Top 5 Questions About Postpartum Shedding Answered by a Dermatologist
You’ve probably heard about postpartum shedding. It’s when hair falls out in clumps after giving birth and can be really distressing. The good news? It is generally temporary and reversible.
Let’s walk through the most common questions about postpartum shedding that patients ask in our dermatology office and what you can do to counteract those effects.
Why Does Postpartum Hair Loss Happen?
Studies show that postpartum shedding is a form of telogen effluvium called telogen gravidarum. During pregnancy, the anagen or growth phase of the hair is extended due to higher levels of estrogen, which can result in longer and thicker hair. After giving birth, these hormone levels drop, which causes a large portion of hair follicles to shift from the anagen to the telogen or resting phase all at once. This results in diffuse shedding and hair loss.
How Do You Know If You Have Postpartum Hair Loss?
Postpartum hair loss generally presents as diffuse hair shedding, meaning you will see more hairs in the shower, on your pillow or hair brush. The hair fallout usually happens from all over the scalp, resulting in all-over thinning, but sometimes, it can be more noticeable around the temples or the front of the hairline. If your hair loss is associated with red patches, is painful or appears to leave scars, make sure to see your doctor, as these signs point to a different diagnosis.
When Does Postpartum Hair Loss Start?
Postpartum hair loss generally starts three to four months after childbirth.
How Long Does Postpartum Hair Loss Last?
Postpartum hair loss will peak within several weeks and generally does not last longer than a few months after it starts. The hair loss can be drastic; up to 50% of hair can be lost, but it never progresses to complete baldness. Hair should grow back by one year after childbirth. If your hair does not return to its normal fullness after about one year, see your doctor.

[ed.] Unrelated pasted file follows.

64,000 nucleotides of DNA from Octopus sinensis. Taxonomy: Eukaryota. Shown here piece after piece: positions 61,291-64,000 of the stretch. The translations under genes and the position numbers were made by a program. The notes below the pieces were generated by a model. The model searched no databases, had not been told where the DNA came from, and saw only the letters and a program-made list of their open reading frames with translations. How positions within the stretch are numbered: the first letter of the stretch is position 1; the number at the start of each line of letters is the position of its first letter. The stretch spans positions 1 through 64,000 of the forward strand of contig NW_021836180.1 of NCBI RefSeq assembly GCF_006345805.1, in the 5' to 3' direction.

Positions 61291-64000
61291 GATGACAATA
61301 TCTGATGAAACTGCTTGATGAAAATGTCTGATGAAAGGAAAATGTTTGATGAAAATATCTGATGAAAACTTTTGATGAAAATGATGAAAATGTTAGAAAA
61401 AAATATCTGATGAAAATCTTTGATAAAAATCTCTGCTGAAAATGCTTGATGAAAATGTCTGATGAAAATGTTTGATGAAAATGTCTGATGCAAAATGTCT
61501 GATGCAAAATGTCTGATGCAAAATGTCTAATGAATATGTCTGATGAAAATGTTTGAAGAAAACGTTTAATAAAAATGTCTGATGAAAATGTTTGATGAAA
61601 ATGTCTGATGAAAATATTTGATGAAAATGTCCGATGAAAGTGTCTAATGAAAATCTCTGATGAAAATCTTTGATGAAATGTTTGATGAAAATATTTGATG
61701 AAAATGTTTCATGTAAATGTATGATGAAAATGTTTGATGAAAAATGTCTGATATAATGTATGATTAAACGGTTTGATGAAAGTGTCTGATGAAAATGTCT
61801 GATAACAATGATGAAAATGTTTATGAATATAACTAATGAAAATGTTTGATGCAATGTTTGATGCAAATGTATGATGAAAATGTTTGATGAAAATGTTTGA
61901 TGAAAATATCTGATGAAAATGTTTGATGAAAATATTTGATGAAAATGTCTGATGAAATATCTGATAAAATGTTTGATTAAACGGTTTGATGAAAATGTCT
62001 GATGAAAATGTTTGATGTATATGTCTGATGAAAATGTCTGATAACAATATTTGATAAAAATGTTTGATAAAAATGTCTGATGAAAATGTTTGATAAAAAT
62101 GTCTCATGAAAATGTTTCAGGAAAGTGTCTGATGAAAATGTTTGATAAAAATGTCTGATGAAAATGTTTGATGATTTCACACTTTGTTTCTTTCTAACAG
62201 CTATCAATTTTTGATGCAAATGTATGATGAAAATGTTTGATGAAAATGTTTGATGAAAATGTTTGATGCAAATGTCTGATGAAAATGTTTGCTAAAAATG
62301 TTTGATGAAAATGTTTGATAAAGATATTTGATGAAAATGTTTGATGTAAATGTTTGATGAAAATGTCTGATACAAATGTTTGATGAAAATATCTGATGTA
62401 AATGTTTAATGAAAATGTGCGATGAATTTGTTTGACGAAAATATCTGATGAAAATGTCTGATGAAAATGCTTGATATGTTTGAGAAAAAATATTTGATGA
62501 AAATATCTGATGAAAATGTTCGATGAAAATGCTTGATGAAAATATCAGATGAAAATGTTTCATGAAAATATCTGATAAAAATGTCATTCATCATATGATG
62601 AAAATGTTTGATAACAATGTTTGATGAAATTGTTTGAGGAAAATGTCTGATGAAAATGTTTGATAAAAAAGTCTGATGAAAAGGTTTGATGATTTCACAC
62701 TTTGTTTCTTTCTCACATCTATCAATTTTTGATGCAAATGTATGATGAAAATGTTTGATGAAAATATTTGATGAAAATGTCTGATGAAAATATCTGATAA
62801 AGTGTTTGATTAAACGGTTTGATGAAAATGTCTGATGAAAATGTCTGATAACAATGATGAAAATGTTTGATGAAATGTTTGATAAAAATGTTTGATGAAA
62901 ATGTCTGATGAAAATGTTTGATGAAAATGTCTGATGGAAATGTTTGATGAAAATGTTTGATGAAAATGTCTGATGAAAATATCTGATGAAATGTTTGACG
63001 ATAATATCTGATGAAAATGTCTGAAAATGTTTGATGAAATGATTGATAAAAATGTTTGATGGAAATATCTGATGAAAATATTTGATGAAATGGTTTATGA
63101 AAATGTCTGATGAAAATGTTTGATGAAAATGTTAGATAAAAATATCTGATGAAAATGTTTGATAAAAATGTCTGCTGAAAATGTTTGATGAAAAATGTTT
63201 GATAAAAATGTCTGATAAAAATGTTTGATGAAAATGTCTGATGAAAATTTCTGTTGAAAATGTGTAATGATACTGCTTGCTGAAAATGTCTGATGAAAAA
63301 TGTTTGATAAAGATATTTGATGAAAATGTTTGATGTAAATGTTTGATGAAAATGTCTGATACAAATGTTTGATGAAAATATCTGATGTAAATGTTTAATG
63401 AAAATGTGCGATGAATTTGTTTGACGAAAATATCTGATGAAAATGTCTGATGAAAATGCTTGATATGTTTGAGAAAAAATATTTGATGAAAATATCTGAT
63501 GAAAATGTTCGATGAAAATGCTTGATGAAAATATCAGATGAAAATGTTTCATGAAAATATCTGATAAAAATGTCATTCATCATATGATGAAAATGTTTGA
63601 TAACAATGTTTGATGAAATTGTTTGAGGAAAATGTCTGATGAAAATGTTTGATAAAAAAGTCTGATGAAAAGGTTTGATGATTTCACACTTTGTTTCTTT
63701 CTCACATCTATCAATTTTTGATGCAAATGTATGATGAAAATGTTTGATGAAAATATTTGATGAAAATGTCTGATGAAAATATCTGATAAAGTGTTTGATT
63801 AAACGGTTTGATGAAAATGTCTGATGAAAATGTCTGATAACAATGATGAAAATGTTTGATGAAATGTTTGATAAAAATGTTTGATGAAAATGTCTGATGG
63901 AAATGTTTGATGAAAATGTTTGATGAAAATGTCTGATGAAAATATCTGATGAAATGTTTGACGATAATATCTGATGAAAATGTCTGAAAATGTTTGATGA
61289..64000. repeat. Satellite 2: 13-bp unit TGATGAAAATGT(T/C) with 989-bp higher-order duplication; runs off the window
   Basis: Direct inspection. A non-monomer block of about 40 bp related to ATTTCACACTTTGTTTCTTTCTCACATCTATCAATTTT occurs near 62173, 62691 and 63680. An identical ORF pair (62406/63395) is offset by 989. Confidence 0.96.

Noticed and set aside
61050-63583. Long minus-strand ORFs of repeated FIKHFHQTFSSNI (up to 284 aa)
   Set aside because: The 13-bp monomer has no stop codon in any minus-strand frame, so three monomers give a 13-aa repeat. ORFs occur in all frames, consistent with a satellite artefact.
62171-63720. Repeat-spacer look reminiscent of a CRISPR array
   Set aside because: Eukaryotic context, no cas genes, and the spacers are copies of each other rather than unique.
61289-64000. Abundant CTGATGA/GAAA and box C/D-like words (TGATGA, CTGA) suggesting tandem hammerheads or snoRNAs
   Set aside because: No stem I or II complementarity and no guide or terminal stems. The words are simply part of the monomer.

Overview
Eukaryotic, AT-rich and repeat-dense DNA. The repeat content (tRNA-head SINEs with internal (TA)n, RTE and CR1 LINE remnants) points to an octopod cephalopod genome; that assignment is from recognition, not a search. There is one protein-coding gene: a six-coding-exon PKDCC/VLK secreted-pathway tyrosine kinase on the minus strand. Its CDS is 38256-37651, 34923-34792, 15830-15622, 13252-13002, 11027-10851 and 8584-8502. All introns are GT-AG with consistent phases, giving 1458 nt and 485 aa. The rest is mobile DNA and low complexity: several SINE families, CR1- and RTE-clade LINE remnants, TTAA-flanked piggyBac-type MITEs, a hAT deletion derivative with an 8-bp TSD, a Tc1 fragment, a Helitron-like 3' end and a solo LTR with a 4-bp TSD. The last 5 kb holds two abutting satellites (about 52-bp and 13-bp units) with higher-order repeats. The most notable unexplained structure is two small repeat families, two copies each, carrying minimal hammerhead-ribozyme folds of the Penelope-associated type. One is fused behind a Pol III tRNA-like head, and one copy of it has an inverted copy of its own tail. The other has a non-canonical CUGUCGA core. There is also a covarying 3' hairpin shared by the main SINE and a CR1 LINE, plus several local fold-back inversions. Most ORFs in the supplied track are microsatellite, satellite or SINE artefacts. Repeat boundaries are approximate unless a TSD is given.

Can You Slow Down or Stop Postpartum Hair Loss?
Postpartum hair loss is temporary and should resolve on its own within one year. It is hard to stop postpartum hair loss once it starts, but it may be possible to prevent hair loss from worsening or to help hair regrow once the shedding stops. It is really important to be gentle with your hair during this time, so if you are experiencing postpartum hair loss, avoid excess heat styling, tight hairstyles or chemical treatments. Make sure to eat a balanced and varied diet, as vitamin deficiency can interfere with hair regrowth. Also, use supplements when necessary. It might be most beneficial to start applying topical medications that can stimulate hair growth directly to the scalp once shedding stops to help jumpstart hair growth. If you are breastfeeding, check with your doctor before starting any new oral or topical products or medications.
More From Dr. Nathan
- What Your Hair Can Tell You About Your Overall Health
- Why Some People Get Gray Hair Earlier Than Others, According to a Dermatologist